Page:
The top tier colored pencils grade. The Professional-grade pencils, or artist-grade pencils as some call it, are intended for those who have a lot of experience with various mediums and projects. They should have a deep understanding of color theory, blending techniques, application procedures, etc.
Typically, these will be people who do art professionally (hence the name) or are very passionate hobbyists who can justify the high costs associated with it these pencils.
The best artist colored pencils will have very soft cores that are able to have significant color output. It also results in it’s ability to vary how much color is outputted based on the amount of pressure, opening up many more interesting possibilities for a piece.
As for blending, it is generally very good to excellent, and when stacking layers, it creates added effects is pretty commonly seen in professional art pieces.
The color choices for professional coloring pencils are wide, and can come in a very large set or one of the many specialty sets that will focus on a specific mood or feel.
The professional, artist colored pencils may not be as durable and because you can apply so much color in one pass means that you can go through a pencil pretty quickly. This in addition to the fact that they are quite expensive means that these would not be good for a classroom environment or while learning how to color.
The packaging is typically very elaborate and aesthetically pleasing. For it to have metal tins or wood cases are pretty common, and the pencils themselves are often contain gold accents and nice labeling all around.
As you can expected from this level of care, these pencils can be expensive. Prices can be anywhere from around $1.00 USD up to $3.00 USD or more per pencil.
Since a lot of the subtle benefits of premium lines cannot be noticed and taken advantage of by beginners, these types of artist colored pencils are best for those who have a good artistic foundations as well as a large budget for colored pencils.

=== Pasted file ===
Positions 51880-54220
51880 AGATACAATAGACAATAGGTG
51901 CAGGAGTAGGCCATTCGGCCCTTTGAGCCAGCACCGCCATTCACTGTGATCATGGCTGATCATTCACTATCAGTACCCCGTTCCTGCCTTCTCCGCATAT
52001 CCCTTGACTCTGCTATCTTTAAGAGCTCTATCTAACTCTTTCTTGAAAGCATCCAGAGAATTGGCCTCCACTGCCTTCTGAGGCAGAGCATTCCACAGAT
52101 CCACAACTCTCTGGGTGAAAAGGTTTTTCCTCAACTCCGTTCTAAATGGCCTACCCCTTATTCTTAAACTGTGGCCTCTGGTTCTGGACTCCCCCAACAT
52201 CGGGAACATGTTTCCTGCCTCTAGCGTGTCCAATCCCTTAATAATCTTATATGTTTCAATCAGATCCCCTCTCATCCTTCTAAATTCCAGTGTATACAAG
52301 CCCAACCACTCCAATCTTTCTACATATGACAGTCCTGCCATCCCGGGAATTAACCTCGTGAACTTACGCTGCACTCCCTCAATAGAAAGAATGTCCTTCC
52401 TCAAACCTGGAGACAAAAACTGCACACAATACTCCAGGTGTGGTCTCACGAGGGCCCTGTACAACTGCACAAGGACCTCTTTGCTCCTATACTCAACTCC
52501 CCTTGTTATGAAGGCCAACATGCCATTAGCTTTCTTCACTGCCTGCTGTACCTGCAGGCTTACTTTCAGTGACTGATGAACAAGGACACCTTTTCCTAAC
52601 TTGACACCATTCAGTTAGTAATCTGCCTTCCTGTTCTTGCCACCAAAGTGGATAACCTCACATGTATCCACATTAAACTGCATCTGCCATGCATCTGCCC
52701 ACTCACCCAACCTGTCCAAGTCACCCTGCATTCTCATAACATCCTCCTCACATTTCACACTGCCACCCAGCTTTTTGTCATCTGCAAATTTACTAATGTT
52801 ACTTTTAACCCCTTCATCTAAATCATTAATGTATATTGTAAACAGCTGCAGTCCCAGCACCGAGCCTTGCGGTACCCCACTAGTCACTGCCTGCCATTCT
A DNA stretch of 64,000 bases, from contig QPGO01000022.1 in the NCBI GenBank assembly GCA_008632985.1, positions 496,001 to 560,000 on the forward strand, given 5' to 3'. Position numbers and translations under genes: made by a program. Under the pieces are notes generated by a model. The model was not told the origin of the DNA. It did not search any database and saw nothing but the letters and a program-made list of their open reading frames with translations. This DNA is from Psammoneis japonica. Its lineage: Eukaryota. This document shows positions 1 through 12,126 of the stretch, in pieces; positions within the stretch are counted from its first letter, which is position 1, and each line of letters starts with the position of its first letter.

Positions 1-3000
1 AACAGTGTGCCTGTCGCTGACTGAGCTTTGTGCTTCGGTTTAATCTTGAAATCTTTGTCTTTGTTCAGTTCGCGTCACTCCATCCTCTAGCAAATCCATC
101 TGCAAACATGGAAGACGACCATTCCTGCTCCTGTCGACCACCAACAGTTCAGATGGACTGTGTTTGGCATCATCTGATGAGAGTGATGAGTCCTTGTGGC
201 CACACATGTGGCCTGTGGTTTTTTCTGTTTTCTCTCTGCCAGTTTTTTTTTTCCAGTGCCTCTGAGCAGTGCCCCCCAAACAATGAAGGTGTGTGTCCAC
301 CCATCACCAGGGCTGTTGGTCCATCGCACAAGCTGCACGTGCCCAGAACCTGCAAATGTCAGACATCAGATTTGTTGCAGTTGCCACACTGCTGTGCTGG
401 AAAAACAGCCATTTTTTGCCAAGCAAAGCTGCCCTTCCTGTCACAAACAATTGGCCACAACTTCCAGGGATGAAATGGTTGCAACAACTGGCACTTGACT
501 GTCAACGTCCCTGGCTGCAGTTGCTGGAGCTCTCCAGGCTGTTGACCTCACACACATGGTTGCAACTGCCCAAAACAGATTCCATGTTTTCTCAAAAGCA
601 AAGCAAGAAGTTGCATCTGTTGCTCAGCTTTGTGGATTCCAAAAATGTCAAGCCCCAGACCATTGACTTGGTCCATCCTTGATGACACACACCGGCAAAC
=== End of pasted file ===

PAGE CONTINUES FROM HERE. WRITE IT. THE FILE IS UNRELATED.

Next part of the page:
Prismacolor Premier Soft Core
If you’re considering a high end artist colored pencils, you’ve definitely considered or passed by the Prismacolor Softcore colored pencils in an art store. It is one of the most common and best soft wax colored pencils you can get. They come in packages ranging from 12 to 150 count and have a 3mm core and 8mm hexagonal barrel. These pencils are silky smooth, have excellent color choices, and are fantastic at blending. There have been some complaints such as breakage and lead shattering, but when you look at the bargain that these are compared to other higher-end brands.
Pros: Rich Color Range, Widely Available, Smooth Blending, and Price
Cons: Requires More Sharpening & Moderate Breaking
Faber-Castell Albrecht Durer Watercolor
One of the premium pencil sets is the Faber-Castell’s primary watercolor line, the Albrecht Dürer. Almost any color you like, you can get from it’s 120 color range. The thick oil-based core is wrapped in an attractive hexagonal wood exterior. These colors come off in a lovely thick, somewhat chunky application and with the addition of water, fantastic blending can be experienced. Similar to the other Faber-Castell lines, these come at a premium but for you’re someone who wants some of the best, you can’t go wrong with these.
Pros: Vibrant Color Intensity, Good Quality Packaging
Caran d’Ache Aquarelle Museum Watercolor